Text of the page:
Last -- and longest -- song on the album. As usual, a slow-paced intro, but gladly, off the top of my head, it doesn't remind me of any other Maiden song. It's as if it wants to, but it doesn't. Beautiful tune, really, and great change of pace at around 3:40. Adrian comes in with a solo at 4:46, followed by Dave, and both melodies are tremendously beautiful. This is possibly the song with most potential on the whole album, and I'm very pleased to say that even though it's 11:01 minutes long, ranking as the 3rd longest Iron Maiden song -- the first since The X Factor album, released 15 years ago --, it is seriously addictive, and begs for another listen immediately. Due to its length, perhaps Maiden will refrain from playing it live. But if they could work out a way to play "The Rime of the Ancient Mariner", I think they could definitely pull it off for this one. It's worth it.
So what's the verdict? Well, this is not the best Iron Maiden album ever released. But it is far from the worst. It is solid, much more coherent and consistent than anything they've done since "Brave New World". It has some of the most intriguing tunes I've ever listened in an Iron Maiden album. Very different material, and you get the feeling right from the start that the band is really trying to outdo themselves and come up with stuff that clearly stand in uncharted waters. Thankfully, they don't stray too far -- probably a product of Harris's traditional approach --, and they manage to unite tradition with exploration. The result is satisfactory, even though there is room for improvement. For example, since 1995 Harris seems intent on coming up with tunes that start with that same slow intro melody technique, which is a dangerous thing to do if it pervades an entire album. Which is the case with "The Final Frontier". Worse if it's been used so constantly in the last 5 albums (excluding present material, which would total 6 albums). I mean, if you take up Powerslave, Piece of Mind or anything before that (even Somewhere in Time) any one can see that you don't need to overuse it. My guess is that Harris started this approach very meekly with "Moonchild", perfected it throughout "No Prayer for the Dying" (the album), halted a little in "Fear of the Dark", but let it take full control from "The X Factor" onwards.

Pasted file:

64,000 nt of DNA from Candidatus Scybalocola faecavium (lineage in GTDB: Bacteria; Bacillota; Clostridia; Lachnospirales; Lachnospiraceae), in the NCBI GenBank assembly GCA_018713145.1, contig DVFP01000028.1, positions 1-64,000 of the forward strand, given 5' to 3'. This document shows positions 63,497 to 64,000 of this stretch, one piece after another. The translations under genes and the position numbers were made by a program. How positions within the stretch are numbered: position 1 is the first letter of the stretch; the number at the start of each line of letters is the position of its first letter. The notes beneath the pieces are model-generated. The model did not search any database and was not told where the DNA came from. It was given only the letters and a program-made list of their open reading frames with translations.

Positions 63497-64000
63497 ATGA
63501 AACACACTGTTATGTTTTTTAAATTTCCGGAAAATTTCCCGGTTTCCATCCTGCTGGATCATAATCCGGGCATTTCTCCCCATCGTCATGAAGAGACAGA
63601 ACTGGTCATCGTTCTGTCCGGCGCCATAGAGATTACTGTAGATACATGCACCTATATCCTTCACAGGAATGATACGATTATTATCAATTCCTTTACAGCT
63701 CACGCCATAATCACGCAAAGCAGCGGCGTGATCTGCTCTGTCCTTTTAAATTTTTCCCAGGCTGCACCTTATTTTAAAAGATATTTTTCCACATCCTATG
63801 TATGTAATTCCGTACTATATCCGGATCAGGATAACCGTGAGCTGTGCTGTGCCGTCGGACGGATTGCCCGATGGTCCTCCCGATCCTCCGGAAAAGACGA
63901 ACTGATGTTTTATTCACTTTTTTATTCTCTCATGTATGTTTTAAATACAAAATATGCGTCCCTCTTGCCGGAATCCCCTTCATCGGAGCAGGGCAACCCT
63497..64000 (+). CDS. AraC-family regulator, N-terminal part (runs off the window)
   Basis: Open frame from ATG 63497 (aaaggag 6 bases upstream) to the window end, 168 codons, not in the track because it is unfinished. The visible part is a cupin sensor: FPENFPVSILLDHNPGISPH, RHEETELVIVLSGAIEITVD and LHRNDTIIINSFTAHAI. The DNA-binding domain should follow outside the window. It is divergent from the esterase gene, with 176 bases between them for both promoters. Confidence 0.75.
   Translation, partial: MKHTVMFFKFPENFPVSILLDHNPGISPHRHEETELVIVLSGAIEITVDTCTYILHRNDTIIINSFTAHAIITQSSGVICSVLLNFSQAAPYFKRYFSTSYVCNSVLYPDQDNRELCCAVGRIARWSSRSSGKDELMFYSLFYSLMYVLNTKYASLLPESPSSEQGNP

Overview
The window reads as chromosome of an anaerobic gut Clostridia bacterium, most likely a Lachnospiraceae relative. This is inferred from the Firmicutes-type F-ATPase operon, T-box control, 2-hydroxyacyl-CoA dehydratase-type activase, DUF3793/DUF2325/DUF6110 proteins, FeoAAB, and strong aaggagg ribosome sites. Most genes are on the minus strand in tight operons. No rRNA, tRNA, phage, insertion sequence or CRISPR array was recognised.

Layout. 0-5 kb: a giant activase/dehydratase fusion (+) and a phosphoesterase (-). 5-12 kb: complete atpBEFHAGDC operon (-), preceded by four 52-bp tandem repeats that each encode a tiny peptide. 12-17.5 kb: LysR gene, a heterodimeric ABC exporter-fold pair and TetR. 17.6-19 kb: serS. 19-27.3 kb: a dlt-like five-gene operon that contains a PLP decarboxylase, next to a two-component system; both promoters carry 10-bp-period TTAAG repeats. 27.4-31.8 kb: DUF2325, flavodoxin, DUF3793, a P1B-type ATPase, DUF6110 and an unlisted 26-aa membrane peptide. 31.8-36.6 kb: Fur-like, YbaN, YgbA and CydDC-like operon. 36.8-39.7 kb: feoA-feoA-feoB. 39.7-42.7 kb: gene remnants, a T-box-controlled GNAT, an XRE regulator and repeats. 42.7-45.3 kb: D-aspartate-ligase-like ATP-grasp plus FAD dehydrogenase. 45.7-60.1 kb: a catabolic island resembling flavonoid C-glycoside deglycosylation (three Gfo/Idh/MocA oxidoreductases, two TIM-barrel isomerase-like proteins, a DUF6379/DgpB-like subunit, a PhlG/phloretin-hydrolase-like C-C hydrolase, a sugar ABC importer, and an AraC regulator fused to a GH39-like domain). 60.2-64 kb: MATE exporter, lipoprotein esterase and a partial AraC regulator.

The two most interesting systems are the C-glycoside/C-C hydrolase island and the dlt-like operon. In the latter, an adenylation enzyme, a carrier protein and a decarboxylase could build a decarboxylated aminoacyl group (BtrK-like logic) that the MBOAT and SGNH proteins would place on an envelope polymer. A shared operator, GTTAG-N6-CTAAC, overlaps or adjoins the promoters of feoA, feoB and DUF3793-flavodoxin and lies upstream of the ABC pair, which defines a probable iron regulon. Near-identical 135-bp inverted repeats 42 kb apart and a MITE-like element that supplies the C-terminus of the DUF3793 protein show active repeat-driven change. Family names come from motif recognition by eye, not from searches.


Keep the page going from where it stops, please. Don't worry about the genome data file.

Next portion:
Generally, however, the album is a good listen and worth buying. If not for the honest attempt into reinveinting Iron Maiden and coming up with some new material, then at least for the sheer amount of music it proportionates (after all, this is one of the longest plays in the Maiden catalogue).
I feel very strongly about rating this album. I want to give it 5 stars, but won't, simply because the truth is that some of the material in it was too obvious to be dismissed as a necessity, and it could have been turned into something much better. So I had to somehow be impartial (or at least try to) when judging it. But in my heart, as a fan, it deserves 6 (yes, 6) stars simply because it is so honest in its composition, writing and in its lyrics. I don't see an Iron Maiden trying to cash in some big fat checks, as much as I see a group of people really giving their best shot at recreating or re-garnering some of that inventive energy that seemed to be lost for a while and that now is beginning to resurface after some good deal of soul searching.
I don't think many people will be disappointed in this album, especially those who actually liked the track "El Dorado" -- to me, the worst song on the album. They've got some great material here. Again, this is completely worth buying.
Up the Irons!